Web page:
On Friday, the Optimist featured a tabloid insert documenting the past, present and future of the Department of Agriculture and Environmental Science.
Some questions may have been raised, like ‘Why did we spend the time and money on an extra eight-page tabloid on one department?’ or ‘Why haven’t other departments that have been closed seen a similar amount of coverage?’
As journalists, we spend a lot of time on what’s happening right this very second. But another part of our job that often gets pushed aside when deadlines approach is historical documentation.
Reading newspapers or stories from specific dates and times can give us the best snapshot of specific moments of time. From the quotes that people say on any given day to the way stories unfold over a series of weeks provide insight of a year or an era that history textbooks can’t.
Not only were similar newspaper clippings essential in the creation of our ag feature, but we hope that someday, when a student or prospective searches for a school with a Christian agriculture program, they can read our story and see why ACU no longer has one, as well as what the closed program once meant to our university.
Well, quite frankly, it has meant a lot. For decades, it was the identity-significant portion of the student body. Being located in rural West Texs and bringing in students from even more remote areas guaranteed a population of students who identified with agriculture and in turn, made ACU do the same.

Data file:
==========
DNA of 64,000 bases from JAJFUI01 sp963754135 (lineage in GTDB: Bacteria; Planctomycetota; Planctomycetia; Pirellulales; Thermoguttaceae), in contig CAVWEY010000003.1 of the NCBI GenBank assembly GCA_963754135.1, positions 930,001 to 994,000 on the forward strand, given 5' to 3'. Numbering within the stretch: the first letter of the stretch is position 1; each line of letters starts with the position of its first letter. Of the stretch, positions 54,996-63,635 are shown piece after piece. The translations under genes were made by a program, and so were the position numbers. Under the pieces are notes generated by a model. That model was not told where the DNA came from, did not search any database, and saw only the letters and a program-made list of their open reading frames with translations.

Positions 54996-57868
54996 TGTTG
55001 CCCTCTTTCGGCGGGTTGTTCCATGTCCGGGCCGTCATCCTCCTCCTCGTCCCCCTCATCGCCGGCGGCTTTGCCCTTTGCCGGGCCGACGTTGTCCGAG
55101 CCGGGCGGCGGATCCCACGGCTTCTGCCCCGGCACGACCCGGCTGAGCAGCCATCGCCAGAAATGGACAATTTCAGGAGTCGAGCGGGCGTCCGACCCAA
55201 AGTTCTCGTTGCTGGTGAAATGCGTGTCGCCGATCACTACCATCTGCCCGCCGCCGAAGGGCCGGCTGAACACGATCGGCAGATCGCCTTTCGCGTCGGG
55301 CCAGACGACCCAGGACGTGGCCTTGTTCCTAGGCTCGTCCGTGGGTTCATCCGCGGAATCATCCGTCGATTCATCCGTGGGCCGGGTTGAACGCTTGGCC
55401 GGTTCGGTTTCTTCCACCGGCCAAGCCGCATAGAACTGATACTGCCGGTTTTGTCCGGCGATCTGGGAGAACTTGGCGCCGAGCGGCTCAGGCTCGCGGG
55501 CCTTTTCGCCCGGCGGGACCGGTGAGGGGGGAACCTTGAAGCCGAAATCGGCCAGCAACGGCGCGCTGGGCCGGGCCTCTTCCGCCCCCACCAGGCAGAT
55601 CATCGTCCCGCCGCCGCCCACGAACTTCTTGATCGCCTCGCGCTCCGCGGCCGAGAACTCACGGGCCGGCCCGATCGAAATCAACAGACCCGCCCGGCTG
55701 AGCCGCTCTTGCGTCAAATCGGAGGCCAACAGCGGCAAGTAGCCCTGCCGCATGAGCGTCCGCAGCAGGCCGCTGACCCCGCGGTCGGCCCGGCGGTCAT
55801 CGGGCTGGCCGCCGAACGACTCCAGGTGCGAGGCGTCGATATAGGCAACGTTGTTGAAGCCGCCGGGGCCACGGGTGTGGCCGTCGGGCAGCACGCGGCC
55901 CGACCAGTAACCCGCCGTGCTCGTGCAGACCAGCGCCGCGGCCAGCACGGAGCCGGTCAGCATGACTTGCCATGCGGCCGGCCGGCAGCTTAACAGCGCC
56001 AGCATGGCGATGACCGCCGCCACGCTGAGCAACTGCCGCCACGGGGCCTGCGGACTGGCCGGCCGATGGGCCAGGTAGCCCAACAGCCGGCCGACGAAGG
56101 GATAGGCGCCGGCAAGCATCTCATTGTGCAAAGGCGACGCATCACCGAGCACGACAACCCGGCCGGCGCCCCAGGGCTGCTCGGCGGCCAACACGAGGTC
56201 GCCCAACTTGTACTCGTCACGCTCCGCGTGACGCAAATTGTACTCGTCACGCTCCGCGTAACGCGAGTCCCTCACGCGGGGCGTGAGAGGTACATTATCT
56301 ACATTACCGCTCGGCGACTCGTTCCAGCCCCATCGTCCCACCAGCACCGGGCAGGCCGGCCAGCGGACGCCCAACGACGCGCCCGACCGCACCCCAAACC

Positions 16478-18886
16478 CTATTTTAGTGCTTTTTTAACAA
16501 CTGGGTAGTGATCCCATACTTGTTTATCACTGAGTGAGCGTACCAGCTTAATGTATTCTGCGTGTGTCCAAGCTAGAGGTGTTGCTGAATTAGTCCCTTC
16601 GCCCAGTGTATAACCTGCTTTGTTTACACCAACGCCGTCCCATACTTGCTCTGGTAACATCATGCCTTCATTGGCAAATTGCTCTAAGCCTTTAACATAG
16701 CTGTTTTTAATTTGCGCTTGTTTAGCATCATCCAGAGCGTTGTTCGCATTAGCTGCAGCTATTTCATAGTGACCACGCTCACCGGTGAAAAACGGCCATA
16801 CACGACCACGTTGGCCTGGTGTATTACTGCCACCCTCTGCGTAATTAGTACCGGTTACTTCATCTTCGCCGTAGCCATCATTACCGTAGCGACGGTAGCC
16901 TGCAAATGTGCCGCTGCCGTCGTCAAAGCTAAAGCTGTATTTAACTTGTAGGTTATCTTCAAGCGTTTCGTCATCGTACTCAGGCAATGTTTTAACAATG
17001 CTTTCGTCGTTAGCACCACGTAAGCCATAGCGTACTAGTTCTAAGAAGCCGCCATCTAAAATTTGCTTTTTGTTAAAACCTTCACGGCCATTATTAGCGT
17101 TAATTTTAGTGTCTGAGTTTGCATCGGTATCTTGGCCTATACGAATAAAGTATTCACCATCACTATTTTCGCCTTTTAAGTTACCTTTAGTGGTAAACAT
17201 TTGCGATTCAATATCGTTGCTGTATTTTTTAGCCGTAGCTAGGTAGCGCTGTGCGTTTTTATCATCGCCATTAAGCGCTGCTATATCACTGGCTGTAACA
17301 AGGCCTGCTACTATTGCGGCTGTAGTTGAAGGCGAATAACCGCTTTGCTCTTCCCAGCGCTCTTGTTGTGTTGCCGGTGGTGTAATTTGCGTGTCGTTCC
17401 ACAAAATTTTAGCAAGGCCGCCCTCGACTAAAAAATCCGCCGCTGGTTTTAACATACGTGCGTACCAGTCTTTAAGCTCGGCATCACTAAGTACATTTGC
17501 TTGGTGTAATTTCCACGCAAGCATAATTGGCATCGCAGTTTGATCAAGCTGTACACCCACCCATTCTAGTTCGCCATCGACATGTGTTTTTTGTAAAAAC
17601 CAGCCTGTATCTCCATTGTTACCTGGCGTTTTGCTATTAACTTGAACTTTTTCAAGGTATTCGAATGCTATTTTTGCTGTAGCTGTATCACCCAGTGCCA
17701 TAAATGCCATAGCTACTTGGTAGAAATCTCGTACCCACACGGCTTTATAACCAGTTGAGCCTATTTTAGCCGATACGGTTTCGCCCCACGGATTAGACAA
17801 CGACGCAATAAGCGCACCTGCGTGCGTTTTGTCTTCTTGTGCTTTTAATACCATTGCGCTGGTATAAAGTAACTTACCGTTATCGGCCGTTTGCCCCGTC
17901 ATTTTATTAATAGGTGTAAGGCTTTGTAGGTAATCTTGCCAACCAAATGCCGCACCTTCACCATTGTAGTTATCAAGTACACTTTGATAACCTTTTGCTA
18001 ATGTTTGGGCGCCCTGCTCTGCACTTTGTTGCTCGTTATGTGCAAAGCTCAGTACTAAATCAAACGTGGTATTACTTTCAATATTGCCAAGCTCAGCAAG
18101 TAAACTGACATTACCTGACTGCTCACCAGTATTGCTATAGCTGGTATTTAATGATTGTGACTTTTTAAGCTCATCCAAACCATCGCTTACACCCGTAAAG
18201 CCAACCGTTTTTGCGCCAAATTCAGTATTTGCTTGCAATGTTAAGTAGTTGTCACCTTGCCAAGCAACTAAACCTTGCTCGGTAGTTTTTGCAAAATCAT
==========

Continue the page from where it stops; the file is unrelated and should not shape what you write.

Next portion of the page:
We couldn’t have written a similar piece when the home economics department was closed years ago, or when the computer science department was closed in the ’80s. Not because they weren’t an important part of ACU, but because they didn’t have the stories and the history that the ag department did.
The ag department was instrumental in the growth and formation of our university, and for that we commemorated its history on Friday.
If you missed the feature in Friday’s paper, be sure to check out www.ag.acuoptimist.com.